Navy inducts India’s first ever deep submergence rescue vehicle, to get one more soonThink Change India
The need for DSRVs became known when the Indian Navy’s INS Sindhurakshak sank in 2013; it was one of the worst accidents in Indian Navy history claiming 18 lives.
The Indian Navy has inducted its first ever Deep Submergence Rescue Vehicle (DSRV). Chief of Naval Staff, Admiral Sunil Lamba did the honours and flagged of the newly inducted DSRV at Naval Dockyard in Mumbai on December 12.
With an operation depth of 650 metres and a capacity to accommodate 15 people, the Indian Navy has joined a select group of naval forces across the world to boast of such niche capabilities. The vehicle is designed to sustain extreme sea conditions and will be operational by April, 2019.
On the occasion, Admiral Lamba said,
The induction of the DSRV marks the culmination of years of effort of the Indian Navy in acquiring this niche submarine rescue capability, reports The Hindu.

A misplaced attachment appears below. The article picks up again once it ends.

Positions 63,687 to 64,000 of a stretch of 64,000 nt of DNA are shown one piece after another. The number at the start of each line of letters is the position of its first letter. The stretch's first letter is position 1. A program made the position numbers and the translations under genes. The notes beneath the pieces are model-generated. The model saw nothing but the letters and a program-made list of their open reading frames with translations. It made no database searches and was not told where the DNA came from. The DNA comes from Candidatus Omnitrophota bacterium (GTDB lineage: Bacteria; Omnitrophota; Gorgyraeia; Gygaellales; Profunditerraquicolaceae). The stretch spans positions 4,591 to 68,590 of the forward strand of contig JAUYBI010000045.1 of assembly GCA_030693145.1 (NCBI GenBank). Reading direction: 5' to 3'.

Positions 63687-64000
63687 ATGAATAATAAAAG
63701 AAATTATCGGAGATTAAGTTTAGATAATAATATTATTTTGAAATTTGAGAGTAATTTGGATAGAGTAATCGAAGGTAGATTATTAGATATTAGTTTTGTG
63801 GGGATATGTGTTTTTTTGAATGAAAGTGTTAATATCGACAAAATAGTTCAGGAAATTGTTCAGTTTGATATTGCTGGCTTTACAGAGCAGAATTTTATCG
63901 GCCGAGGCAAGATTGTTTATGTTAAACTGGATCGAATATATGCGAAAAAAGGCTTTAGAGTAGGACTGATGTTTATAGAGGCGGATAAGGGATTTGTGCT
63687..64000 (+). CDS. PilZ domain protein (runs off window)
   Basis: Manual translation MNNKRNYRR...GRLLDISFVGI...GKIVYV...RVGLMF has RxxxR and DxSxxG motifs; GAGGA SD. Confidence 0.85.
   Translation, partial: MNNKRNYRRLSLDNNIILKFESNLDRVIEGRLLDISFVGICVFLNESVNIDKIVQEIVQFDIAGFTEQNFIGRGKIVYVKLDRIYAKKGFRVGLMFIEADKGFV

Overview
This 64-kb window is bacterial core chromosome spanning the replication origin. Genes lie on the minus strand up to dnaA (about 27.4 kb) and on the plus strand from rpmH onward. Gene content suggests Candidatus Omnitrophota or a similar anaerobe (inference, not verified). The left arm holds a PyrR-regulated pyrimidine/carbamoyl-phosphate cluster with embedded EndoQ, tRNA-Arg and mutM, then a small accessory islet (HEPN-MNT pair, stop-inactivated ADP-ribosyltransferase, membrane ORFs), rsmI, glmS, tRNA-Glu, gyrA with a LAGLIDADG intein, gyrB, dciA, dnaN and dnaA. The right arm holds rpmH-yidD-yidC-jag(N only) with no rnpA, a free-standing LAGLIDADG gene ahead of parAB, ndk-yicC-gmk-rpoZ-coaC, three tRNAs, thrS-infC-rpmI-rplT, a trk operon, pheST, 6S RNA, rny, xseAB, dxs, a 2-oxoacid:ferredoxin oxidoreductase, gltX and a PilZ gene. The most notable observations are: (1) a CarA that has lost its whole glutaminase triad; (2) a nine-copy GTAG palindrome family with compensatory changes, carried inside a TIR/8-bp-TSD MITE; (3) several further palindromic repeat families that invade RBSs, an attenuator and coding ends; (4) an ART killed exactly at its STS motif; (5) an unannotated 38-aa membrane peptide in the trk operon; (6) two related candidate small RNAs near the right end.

The DSRV can be mobilised from Naval base at Mumbai to the nearest mobilisation port by air/land or sea to conduct rescue operations of sailors stranded in submarines. The vehicle is currently deployed on mother ship INS Sabarmati, provided by the Shipping Corporation of India, which will be placed in Mumbai.
The newly deployed crew formed under Submarine Rescue Unit (West) by Indian Navy will operate and deploy the vehicles for rescue missions, reports The Week.
The DSRV is developed by Scotland-based James Fisher Defence, which received £193 million for the supply of two DSRVs and for 25 years of maintenance.
“The nature of operations undertaken by submarines expose them to a high degree of inherent risk. In such an eventuality, traditional methods of search and rescue at sea are ineffective for a disabled submarine. To overcome this capability gap, the Navy has acquired a third generation, advanced Submarine Rescue System considering of a non-tethered DSRV and its associated equipment”, a statement by the Indian Navy said, reports Indian Express.
The need for deep rescue vehicles came into the limelight when Russian-built INS Sindhurakshak submarine exploded in flames during torpedo loading in the Arabian Sea, in Mumbai in 2013. It was one of the worst loss in more than four decades in the history of the Indian Navy, which took the lives of 18 sailors trapped in the vessel.